A Full Year of Training—This Step-By-Step Weekly Plan Is All You Need To Know

·5 min read

Welcome to Climbing's yearlong Training Bible. This complete eight-phase training series will coach you through specific workouts based on periodization, a proven approach to training that results in peak climbing performance on the rock and in the gym. Each six-week segment will build upon the previous with the end result being a better, stronger climbing machine--you.

Most training articles give you the theory but then leave the hard part--i.e. actually laying out and following a structured, day-to-day plan--up to you. Not this time. Our plan, which works for climbers of all levels, gives you a drill-by-drill outline of every session. It begins with a six-week Conditioning block, which is followed by Low-Intensity Endurance, Strength Training, Power Endurance, Strength/Power, Endurance, Power Endurance, and Peaking.


Before you can safely tackle the high training loads recommended in later stages of this plan, you must first develop a good base of fitness. Skip this step and you will risk burning out later in the program. The first few weeks of conditioning target general fitness, and the amount of climbing gradually increases as the phase progresses. These four main work-outs target different areas of fitness. It's up to you to choose what days during the week you perform these exercises.

Continue Reading Phase One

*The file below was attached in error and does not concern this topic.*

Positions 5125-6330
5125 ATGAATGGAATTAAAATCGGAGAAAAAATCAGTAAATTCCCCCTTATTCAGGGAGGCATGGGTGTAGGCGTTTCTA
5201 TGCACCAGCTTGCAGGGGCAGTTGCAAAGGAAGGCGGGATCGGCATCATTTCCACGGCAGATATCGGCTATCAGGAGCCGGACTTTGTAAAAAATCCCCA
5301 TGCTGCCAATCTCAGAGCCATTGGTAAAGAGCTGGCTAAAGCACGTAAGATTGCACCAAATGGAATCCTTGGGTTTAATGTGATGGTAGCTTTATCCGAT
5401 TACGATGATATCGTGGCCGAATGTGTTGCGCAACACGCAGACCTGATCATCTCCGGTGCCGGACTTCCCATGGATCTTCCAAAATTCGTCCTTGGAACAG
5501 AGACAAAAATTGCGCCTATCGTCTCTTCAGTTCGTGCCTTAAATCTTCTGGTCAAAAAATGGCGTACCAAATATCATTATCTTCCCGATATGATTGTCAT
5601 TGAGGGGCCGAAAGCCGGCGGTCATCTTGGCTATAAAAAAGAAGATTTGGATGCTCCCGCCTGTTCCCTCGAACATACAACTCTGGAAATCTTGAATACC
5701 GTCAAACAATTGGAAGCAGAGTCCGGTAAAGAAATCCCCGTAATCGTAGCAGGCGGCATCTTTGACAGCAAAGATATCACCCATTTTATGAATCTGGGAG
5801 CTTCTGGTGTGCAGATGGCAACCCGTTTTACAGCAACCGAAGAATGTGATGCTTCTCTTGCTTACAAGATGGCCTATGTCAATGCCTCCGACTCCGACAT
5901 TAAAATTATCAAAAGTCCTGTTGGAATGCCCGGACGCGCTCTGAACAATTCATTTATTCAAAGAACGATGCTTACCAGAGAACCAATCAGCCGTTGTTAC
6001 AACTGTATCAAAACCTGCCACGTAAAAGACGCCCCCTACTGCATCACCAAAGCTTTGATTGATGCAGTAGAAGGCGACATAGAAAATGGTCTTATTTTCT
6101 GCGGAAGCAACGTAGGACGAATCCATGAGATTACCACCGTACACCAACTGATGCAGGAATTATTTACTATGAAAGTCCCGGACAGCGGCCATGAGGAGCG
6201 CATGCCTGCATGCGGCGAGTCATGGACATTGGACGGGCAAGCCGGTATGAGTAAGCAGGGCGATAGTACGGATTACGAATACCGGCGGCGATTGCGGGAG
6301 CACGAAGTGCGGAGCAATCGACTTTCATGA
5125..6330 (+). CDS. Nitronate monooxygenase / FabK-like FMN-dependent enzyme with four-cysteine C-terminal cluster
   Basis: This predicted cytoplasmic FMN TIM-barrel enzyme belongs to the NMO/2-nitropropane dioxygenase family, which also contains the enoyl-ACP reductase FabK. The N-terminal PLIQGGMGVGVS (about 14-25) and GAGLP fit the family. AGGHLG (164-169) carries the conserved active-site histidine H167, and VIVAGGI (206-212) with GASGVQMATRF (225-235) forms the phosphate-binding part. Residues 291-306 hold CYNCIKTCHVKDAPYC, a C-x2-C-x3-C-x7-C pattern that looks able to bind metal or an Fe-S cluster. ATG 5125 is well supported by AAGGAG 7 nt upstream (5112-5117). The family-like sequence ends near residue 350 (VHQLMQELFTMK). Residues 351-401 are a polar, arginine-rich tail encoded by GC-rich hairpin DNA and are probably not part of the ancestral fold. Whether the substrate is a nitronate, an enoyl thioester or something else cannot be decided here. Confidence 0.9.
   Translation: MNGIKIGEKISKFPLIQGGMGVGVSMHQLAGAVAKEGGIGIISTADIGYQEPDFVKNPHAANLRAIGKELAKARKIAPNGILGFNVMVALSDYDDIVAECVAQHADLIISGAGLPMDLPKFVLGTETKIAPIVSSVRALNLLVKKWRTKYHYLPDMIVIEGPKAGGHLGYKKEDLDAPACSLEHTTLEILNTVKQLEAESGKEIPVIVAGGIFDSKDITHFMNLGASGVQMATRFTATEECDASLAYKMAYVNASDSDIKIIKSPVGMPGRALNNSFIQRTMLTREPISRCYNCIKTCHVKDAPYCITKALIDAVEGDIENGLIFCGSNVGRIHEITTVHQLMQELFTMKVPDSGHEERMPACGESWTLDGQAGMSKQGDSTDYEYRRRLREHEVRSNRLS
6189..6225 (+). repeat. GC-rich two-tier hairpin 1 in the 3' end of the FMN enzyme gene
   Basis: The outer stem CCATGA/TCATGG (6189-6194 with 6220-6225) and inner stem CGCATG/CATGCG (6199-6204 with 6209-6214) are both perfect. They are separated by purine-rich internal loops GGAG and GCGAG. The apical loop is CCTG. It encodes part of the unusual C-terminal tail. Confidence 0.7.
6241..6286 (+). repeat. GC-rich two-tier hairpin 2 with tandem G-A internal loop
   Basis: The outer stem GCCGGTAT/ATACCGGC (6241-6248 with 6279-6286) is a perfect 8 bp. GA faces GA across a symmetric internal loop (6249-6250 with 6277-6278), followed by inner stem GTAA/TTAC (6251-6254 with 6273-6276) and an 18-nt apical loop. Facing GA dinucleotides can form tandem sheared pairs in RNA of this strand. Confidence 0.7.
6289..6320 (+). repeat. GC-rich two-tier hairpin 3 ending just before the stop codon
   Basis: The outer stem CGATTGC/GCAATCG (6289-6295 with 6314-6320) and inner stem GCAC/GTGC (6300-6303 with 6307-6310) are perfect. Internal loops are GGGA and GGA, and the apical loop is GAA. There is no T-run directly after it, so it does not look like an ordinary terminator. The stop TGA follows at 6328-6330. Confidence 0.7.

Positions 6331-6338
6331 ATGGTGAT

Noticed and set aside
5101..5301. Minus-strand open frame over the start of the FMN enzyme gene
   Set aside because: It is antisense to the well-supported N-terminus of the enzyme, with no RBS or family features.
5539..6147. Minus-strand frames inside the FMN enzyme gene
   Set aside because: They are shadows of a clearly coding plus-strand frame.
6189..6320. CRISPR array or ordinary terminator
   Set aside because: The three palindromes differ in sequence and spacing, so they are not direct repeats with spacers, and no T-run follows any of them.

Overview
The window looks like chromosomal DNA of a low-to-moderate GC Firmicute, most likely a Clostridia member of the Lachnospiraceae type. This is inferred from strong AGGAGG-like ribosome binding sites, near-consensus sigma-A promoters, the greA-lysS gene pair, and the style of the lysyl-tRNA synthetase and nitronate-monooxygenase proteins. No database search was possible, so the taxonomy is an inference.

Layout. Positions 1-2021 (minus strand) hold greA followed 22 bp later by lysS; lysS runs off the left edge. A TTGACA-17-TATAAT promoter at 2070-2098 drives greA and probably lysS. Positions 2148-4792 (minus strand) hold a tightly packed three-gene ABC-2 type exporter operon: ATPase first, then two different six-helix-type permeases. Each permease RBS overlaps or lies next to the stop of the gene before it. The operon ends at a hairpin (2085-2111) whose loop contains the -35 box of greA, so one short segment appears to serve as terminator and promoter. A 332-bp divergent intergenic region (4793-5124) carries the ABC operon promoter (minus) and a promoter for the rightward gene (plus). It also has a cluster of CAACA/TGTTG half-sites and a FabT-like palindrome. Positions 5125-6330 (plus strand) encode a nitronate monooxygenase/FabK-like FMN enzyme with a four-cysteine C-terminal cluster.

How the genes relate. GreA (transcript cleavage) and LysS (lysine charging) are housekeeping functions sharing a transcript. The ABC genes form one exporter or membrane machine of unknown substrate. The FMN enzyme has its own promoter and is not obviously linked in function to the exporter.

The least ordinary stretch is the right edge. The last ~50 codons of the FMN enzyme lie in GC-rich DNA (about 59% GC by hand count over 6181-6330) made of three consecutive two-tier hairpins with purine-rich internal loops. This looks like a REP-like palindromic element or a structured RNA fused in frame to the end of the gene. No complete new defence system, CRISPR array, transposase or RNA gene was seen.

For this six-week period you'll be focusing on high-volume, low-intensity training. You'll start racking up routes in multiple sets and going for the burn. You must also keep up your bouldering sessions, at least one a week, but prioritize mileage rather than working projects. For best results, add a personalized touch by adapting the plan to your goals or weaknesses; for example, by focusing more on specific types of holds or angles. But this kind of specializing on weaknesses is in no way necessary; you'll still feel big gains by just doing this cycle as it's laid out.

Continue Reading Phase Two


With spring in full swing, try to substitute sessions on the crag for indoor training. For example, boulder on rock or work the moves on a redpoint project. For an endurance session, simply go and tick off more moderate routes. If you go on a major climbing trip (for longer than five days), rest at least three full days before you leave and three days afterward before resuming training. Also, taper down seven to 10 days before the trip by gradually reducing the intensity and frequency of sessions. After your trip, build back up again over a week rather than jumping straight in with hard training.

Continue Reading Phase Three


Power endurance is the type of fitness required for sustained sequences of between 15 and 40 moves and will be the main focus of the phase, although I've included a small amount of strength work to prevent performance losses. Take four full rest days after finishing the previous phase and then commence. At the end of the phase, take another four rest days and see No. 213 for the next phase. People with limited access to a climbing gym should simply substitute bouldering sessions with home hangboard sessions.